Important information: The value of investments and the income from them, can go down as well as up, so you may get back less than you invest.
Even if you’re not too familiar with investment trusts, there’s every chance you’ve heard of Scottish Mortgage. The FTSE 100 trust has garnered a fearsome reputation for investing early in companies that have gone on to shape the way we live today.
Reading through the fund’s portfolio of largest holdings is like flicking through a catalogue of some of the world’s most exciting growth stocks. Recognisable names like Amazon and Tesla all feature in the trust’s top 10 holdings, where you’ll also find Chinese e-commerce giants Alibaba and Tencent.
Scottish Mortgage is a long-term investor, looking to find companies with the potential to grow substantially over the next 5-10 years. Its fundamental belief is that the lion’s share of total stock market returns is accounted for by the performance of just a handful of super-growth stocks - typically the ambitious tech companies that dominate their respective indexes today.
As well as the small number of large holdings that manager James Anderson has built up over many years, you’ll find a much longer tail of smaller holdings. These each account for maybe a mere 0.1% of the trust’s assets. Anderson likes to begin by testing the water and building a relationship with a company’s management, before looking to increase his holding as his confidence grows.
Among these smaller holdings are several private companies. Anderson believes that, increasingly, companies are generating their value before they go public. In his eyes, private companies are where the real action is for an investor today.
This focus too has paid dividends in the past: for instance, the trust invested in Spotify in 2015, three years before it floated on the stock-market with a $30 billion IPO.
But, for all its recent success, Scottish Mortgage now finds itself at something of a crossroads. Two developments make the trust’s future look less certain than it has for some time.
First is the announcement that Anderson will be retiring in April 2022.
Normally, when a manager leaves a fund, investors worry about whether similar levels of performance can be maintained. In the case of Scottish Mortgage, those anxieties were heightened. Anderson has been manager since 2000, and much of the trust’s recent success must be attributed to his skill in identifying and holding the winners of tomorrow. His tenure has become synonymous with the company’s success.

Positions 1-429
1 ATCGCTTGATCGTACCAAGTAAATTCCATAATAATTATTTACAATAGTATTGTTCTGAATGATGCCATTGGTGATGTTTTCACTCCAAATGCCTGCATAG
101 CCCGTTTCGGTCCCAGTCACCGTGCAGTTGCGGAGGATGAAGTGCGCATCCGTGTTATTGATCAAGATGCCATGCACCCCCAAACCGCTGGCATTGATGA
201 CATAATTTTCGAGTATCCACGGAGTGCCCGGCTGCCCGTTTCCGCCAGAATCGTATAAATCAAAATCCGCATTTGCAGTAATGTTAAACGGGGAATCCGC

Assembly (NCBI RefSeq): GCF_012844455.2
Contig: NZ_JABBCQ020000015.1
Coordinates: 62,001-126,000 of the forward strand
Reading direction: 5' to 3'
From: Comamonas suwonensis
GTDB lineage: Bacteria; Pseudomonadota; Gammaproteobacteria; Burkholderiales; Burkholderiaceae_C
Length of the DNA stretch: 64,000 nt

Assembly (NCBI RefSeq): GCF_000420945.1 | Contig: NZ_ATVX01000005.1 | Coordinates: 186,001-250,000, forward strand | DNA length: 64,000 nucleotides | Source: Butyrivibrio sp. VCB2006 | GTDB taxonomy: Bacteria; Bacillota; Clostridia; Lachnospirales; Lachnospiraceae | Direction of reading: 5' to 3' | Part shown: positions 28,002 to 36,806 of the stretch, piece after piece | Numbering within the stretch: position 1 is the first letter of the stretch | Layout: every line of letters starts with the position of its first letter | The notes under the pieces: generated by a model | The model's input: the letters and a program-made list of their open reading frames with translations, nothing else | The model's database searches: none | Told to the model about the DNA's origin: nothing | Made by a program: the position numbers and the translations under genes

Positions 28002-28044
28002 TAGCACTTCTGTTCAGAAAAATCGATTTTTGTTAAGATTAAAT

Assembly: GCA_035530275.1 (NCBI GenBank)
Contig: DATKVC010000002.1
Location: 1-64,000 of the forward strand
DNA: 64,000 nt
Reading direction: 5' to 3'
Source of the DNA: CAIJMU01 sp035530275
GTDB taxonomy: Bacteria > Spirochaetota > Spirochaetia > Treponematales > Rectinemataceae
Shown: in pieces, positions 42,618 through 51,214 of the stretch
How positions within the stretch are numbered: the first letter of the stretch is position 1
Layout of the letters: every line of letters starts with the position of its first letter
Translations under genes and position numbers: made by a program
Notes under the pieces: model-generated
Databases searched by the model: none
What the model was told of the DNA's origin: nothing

But perhaps those worries are misplaced. Baillie Gifford, the investment house that manages the trust, has a clear growth-focused philosophy that underpins all their funds. Many other Baillie Gifford funds have performed at similarly impressive levels in recent times. It’s unlikely that a change in management will derail the company’s investment approach.
To help with that, Anderson’s replacement, Tom Slater, is a safe pair of hands. He has been co-manager alongside Anderson since 2015 and brings plenty of experience to the role.
The other issue facing Scottish Mortgage is an apparent rotation away from the high-growth tech stocks that make up the bulk of its portfolio, and toward the out-of-favour value companies which could do best amid a wider economic recovery.
Accompanying the rotation have been mounting worries over higher interest rates and rising inflation levels. Both could hurt the sort of stocks Scottish Mortgage invests in, since the opportunity cost of waiting for their future earnings would be higher in a higher rate environment.
These are obstacles that Scottish Mortgage has not had to face for many years. How much they should worry investors depends on your perspective. On the one hand, the trust has undoubtedly benefited from a supportive market backdrop over the last decade. A value rotation would coincide unfortunately with the change in leadership.
On the other, the combination of Scottish Mortgage’s clear philosophy and the robust performance of the tech stocks themselves means any anxieties may be a flash in the pan. There’s every reason to believe that the fund will continue to deliver regardless.
For investors of the latter mindset, you may be interested to see recent falls in the trust’s share price. A peculiarity of investment trusts is that their share price can differ from the Net Asset Value (NAV) of the underlying holdings. Right now, Scottish Mortgage is trading at a -1.2% discount to its NAV, which means the market currently thinks the trust is worth less than the value of its holdings. Investment trusts often trade at a discount, but it’s a rarity for Scottish Mortgage.
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Investors should note that the views expressed may no longer be current and may have already been acted upon. Reference to specific securities should not be construed as a recommendation to buy or sell these securities and is included for the purposes of illustration only. Overseas investments will be affected by movements in currency exchange rates. Investments in emerging markets can be more volatile than other more developed markets. The shares in the investment trust are listed on the London Stock Exchange and their price is affected by supply and demand. The investment trust can gain additional exposure to the market, known as gearing, potentially increasing volatility. The trust uses financial derivative instruments for investment purposes, which may expose the trust to a higher degree of risk and can cause investments to experience larger than average price fluctuations. This information is not a personal recommendation for any particular investment. If you are unsure about the suitability of an investment you should speak to a Fidelity adviser or an authorised financial adviser of your choice.
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